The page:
Matthew Moore work was featured at the 2010 Sundance Film Festival… but not on a traditional movie screen. Rather, Moore’s “seed to market” videos of specific types of produce were shown at the Park City Fresh Market grocery store… directly above the bins of that produce. As with so much other recent food activism, the idea was to connect people with their food… and the journey it takes from farm to table.
An electric unicycle, iPad recycling, and creating your own bike lane on the go… this week’s green tech finds.
- California farmers leading the way on renewables: According to the USDA’s new On-Farm Renewable Energy Production Survey, “California farms and ranches now make up more than 20 percent of all operations in the nation with solar, wind and methane digester use.” (via Calfinder’s Residential Solar blog)
- Harvesting energy from slow tides: That’s the concept behind Minesto UK’s Deep Green technology, a “kite-like device [which] is tethered to the seabed and is steered by a rudder, which allows it to adjust the speed at which water enters the turbine.” The UK’s Carbon Fund has awarded Minesto £350,000 to test the device.
A young couple decides that the urban corporate rat race is no longer their scene, and chooses to buy a piece of land in the country to start their own organic farm.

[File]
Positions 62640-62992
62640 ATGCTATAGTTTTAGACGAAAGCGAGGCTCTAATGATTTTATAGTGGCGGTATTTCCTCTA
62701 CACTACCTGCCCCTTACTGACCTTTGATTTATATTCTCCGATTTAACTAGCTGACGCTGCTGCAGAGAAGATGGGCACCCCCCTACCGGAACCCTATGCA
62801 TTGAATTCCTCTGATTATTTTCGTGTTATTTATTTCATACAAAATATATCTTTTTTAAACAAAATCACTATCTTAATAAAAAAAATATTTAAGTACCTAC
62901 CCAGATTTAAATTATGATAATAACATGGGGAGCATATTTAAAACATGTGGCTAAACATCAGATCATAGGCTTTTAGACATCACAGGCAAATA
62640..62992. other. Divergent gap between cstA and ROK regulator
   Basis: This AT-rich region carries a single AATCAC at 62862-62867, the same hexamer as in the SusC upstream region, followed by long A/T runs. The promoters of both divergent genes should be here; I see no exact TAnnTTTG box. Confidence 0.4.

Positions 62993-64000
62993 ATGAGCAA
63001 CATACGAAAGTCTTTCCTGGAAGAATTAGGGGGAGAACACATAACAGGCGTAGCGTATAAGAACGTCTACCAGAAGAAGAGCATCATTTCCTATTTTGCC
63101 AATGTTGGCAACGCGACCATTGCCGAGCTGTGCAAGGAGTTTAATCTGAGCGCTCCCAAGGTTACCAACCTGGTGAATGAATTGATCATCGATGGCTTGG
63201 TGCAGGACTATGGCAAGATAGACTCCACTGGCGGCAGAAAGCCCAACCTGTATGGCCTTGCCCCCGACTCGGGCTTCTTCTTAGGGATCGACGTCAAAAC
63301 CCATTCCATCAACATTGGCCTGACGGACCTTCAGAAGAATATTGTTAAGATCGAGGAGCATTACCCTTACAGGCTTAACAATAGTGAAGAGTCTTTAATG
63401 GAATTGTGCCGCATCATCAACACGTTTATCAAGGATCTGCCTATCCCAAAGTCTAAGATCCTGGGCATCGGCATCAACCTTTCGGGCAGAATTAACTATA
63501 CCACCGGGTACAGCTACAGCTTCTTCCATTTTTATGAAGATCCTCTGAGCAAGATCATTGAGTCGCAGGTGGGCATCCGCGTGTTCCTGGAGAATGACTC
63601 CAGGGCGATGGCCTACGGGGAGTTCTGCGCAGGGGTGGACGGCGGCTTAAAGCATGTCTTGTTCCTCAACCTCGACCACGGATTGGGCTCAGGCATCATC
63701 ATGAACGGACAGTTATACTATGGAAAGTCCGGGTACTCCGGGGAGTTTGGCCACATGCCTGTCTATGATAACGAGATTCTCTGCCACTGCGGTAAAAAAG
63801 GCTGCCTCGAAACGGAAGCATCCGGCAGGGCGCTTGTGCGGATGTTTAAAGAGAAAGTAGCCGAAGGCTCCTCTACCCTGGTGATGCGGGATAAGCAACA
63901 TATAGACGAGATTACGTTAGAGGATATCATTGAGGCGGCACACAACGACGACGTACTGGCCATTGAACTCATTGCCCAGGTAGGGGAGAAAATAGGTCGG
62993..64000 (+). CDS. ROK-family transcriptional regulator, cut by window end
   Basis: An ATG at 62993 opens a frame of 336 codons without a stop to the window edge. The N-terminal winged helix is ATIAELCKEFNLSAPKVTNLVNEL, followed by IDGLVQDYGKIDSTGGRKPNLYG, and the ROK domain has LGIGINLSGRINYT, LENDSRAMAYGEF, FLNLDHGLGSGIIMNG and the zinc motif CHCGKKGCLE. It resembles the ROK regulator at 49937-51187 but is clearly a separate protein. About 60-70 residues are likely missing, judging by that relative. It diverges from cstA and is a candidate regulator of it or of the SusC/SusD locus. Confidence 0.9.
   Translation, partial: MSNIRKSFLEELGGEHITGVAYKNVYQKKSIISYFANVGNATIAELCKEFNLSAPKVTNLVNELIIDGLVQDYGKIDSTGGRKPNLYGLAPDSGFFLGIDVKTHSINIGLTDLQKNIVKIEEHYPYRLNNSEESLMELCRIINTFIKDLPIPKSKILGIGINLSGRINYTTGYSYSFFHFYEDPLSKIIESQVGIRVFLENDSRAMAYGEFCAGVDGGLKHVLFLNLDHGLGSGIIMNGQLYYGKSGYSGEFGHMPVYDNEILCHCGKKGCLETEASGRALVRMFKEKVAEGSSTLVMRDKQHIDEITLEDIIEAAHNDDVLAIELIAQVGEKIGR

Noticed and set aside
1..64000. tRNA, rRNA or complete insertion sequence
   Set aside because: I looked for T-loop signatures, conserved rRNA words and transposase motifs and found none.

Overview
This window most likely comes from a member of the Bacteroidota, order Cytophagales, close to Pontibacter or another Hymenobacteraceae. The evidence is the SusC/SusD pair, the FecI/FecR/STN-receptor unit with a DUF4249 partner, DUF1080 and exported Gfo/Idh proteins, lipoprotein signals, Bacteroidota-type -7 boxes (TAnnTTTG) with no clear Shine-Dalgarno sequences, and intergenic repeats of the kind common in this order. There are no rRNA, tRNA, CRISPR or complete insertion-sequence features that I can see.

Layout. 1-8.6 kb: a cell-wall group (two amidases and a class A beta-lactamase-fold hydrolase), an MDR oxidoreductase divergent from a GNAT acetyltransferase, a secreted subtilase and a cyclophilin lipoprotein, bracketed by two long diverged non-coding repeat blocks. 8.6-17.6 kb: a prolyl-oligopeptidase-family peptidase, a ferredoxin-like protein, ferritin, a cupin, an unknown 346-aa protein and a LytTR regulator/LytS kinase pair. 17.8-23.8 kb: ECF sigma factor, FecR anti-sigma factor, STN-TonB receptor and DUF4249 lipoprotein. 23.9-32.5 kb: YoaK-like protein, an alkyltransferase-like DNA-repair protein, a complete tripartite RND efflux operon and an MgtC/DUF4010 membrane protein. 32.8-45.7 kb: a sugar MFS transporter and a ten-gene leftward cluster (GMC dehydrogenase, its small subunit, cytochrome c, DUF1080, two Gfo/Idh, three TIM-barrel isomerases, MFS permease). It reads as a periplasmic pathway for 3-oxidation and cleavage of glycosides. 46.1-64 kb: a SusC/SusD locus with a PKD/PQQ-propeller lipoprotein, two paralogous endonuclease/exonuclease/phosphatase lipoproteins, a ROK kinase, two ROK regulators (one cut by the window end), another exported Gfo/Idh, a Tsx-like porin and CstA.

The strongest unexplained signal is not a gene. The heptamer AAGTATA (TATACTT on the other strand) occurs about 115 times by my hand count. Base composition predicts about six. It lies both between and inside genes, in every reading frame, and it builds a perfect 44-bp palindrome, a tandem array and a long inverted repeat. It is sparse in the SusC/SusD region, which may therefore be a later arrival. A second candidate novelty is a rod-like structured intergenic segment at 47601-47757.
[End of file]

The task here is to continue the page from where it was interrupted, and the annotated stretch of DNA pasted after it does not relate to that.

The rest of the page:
Heard this story before? Probably… with the young couple in question coming from LA, Chicago, or New York. Turns out this lifestyle choice is no longer uniquely American, though: Chongming Island, China is turning into a destination for disaffected Chinese yuppies looking to get back to the land.
This past weekend, Farm Aid celebrated its 25th anniversary with its annual concert… this time in Milwaukee. The brainchild of Neil Young, Willie Nelson, and John Mellencamp, Farm Aid’s mission has always focused on the plight of the family farmer in the United States; in recent years, the organization has also added a healthy dose of sustainability to its message. Some might be tempted to accuse the organization of jumping on the green bandwagon, but Farm Aid recognizes that family farmers are well-positioned to meet the growing demand for safer, healthier, and more environmentally benign agricultural products.